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Re: Abolition of Flogging

Postby David G. » 13 Mar 2008 21:15

An "Experimental Corp's of Riflemen" formed in 1800 ( The 95th of Foot)(Prince Consort's)( now Royal Green Jackets) abolished flogging as a form of punishment from the getgo. I have not found out what they did to replace fogging but I know tieing a guy to a cart wheel was a punishment. Was flogging a part of the Highland Reg's? or was it kept for the line infantry and sailors?
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Re: Abolition of Flogging

Postby mike snook » 22 Jun 2008 10:11

David

No longer Royal Greenjackets I fear. Now part of 'The Rifles'.

I didn't know that flogging was not practised in the Rifle Brigade (and am surprised to learn it), but otherwise flogging was universal and was certainly practised in Highland regiments, which are, by the way, line regiments.

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Re: Discipline: flogging and its abolition

Postby zerostate » 14 Jun 2010 12:36

I'm just ressurecting this thread to add what I know on the subject of flogging in the army...
Flogging was still a punishment in the British army in 1900. It was used in extreme cases on active service on board ship, or for disipline breaches in a military prison where 25 lashes of the cat or birch was the maximum, with 15 usual for a first time flogging.
I don't know when it was finally abolished, but since the birch was used in civillian prisons until the 1970s IIRC, it probably lasted a few years more.

References: Mr Thomas Aitkins, by E.J. Hardy (who was a colonel chaplain), 1900; and The Queen's Service, by Horace Wyndham (an ex-sergeant who was writing about all aspects of enlisted army life), 1899.

Chris

"Cookery is the art of preparing and softening food by the action of fire, so as to render it fit for digestion" - Instructions to Military Cooks in the Preperation of Dinners at the Instructional Kitchen, Aldershot, 1878.
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Re: Discipline: flogging and its abolition

Postby zerostate » 01 Jul 2010 23:45

I came across more in my researches - sorry for the double post, but I now have the definitive answer! :D

From Hansard, House of Commons debate 28 January 1913 vol 47 c1158:

16. Mr. KING
asked at what date flogging was abolished as a method of disciplinary correction in the Army; whether any demands have since been received from officers or others asking for its reintroduction; and whether, since the abolition of flogging, there has been any deterioration or improvement in the morale and discipline of the Army?

Colonel SEELY
Flogging was restricted by the Mutiny Act of 1868 to active service and to certain offences committed while under sentence in military prisons. Under the Army Discipline and Regulation Act, 1881, it was further restricted to military prisons and in 1906 corporal punishment in military prisons was abolished. No demands have been put forward by officers or others for the reintroduction of flogging. The general improvement of conduct in the Army during the last few years has been remarkable, but it is not possible to say whether that improvement is due to the abolition of flogging.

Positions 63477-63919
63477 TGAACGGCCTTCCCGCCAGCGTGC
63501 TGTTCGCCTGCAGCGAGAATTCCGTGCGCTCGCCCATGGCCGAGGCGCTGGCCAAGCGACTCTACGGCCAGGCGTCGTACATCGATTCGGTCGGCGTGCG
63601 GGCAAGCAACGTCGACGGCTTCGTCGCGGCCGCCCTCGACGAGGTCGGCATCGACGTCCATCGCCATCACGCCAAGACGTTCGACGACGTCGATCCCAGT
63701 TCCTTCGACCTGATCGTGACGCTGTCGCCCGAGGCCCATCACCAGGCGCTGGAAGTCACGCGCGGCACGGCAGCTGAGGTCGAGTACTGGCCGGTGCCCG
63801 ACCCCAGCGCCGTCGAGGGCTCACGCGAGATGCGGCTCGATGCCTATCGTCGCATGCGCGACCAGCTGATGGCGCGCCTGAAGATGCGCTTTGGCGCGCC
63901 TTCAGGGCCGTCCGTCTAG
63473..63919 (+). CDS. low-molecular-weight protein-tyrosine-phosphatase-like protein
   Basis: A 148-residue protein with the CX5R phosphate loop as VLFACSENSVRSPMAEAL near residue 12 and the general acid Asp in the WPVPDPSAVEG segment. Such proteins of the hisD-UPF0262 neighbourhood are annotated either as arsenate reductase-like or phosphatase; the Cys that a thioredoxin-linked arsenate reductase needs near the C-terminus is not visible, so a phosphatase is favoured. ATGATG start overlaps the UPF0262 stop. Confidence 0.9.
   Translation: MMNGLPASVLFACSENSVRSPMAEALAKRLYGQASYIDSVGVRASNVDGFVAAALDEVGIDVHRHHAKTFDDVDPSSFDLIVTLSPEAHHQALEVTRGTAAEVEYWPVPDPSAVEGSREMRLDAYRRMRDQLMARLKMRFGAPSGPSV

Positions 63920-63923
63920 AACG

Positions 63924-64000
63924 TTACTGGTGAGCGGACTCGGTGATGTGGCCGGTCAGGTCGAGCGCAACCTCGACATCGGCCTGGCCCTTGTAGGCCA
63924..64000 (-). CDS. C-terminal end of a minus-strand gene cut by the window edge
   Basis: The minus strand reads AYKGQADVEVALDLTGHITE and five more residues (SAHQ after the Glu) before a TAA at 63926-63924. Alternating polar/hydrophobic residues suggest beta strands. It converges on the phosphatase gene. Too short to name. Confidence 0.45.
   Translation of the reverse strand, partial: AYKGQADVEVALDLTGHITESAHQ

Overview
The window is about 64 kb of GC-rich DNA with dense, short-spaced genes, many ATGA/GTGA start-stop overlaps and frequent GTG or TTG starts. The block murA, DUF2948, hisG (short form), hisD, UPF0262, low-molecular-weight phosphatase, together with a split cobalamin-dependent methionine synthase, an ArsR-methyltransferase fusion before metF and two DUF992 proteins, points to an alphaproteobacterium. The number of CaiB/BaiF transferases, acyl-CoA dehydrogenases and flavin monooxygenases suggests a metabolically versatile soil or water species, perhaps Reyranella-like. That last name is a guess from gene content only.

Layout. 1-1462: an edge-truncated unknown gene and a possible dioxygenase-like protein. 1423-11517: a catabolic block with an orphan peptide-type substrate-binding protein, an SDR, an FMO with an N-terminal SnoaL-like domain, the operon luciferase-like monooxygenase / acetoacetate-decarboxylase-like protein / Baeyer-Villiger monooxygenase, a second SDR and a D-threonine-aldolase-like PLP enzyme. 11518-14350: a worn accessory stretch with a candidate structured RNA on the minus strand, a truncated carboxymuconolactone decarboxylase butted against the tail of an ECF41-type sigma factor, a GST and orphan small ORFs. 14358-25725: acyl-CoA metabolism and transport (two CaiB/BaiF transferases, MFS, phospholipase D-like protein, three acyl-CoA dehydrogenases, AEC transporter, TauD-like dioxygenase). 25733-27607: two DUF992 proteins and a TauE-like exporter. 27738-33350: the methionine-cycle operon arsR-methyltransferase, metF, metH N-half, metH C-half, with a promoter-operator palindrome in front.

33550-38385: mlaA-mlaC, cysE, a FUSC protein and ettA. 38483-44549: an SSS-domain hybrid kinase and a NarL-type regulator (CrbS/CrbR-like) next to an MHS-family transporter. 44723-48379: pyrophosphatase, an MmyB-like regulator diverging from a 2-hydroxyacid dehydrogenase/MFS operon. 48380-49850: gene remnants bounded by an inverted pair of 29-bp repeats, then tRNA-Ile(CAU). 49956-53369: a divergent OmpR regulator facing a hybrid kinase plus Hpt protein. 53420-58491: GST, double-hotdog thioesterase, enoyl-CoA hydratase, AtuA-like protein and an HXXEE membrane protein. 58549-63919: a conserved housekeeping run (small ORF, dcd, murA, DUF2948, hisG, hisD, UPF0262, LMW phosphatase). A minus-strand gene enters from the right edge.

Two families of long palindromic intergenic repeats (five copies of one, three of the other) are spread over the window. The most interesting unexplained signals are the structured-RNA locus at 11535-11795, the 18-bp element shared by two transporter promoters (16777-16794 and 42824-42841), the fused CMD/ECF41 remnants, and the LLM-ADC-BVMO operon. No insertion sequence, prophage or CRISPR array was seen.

Mr. J. WARD
Of course it is."


There we have it!

Chris

"Cookery is the art of preparing and softening food by the action of fire, so as to render it fit for digestion" - Instructions to Military Cooks in the Preperation of Dinners at the Instructional Kitchen, Aldershot, 1878.
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Re: Discipline: flogging and its abolition

Postby mike snook » 02 Jul 2010 00:20

:lol: or Snook, Into the Jaws of Death, pp 53-4 - The Victorian Army in an Age of Transition. Absolutely - 1868 and 1881.

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Re: Discipline: flogging and its abolition

Postby zerostate » 02 Jul 2010 03:41

Looks like I'lll have to get your books after all Mike :wink:

1906 is the important date from my point of view, because I was looking at when it was abolished in military prisons.

Chris

"Cookery is the art of preparing and softening food by the action of fire, so as to render it fit for digestion" - Instructions to Military Cooks in the Preperation of Dinners at the Instructional Kitchen, Aldershot, 1878.
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Re: Abolition of Flogging

Postby Frogsmile » 18 Mar 2011 01:23

David G. wrote:An "Experimental Corp's of Riflemen" formed in 1800 ( The 95th of Foot)(Prince Consort's)( now Royal Green Jackets) abolished flogging as a form of punishment from the getgo. I have not found out what they did to replace fogging but I know tieing a guy to a cart wheel was a punishment. Was flogging a part of the Highland Reg's? or was it kept for the line infantry and sailors?


Although it's true to say that flogging was minimised as a routine punishment in the 95th it was not abolished. There are numerous cases of it being inflicted on riflemen of the Light Division in the Peninsular War, most infamously by General 'Black Bob' Craufurd who one one occasion stopped the division during the retreat to form a square to observe punishment. This is mentioned in numerous recollections of the time, such as by Rifleman Benjamin Harris (Recollections of a Rifleman), and Rifleman John Kincaid's (Random Shots from a Rifleman), to mention just two.
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Re: Discipline: flogging and its abolition

Postby jersey » 18 Mar 2011 05:04

My grandfathers pay book which was started in 1885, and from various marks was probably printed in 1883, mentions various
punishments that can be awarded, does not mention flogging at all. So, apart from the previous reference to military prisons being used until 1906 I guess that flogging had been abandoned at least by 1883.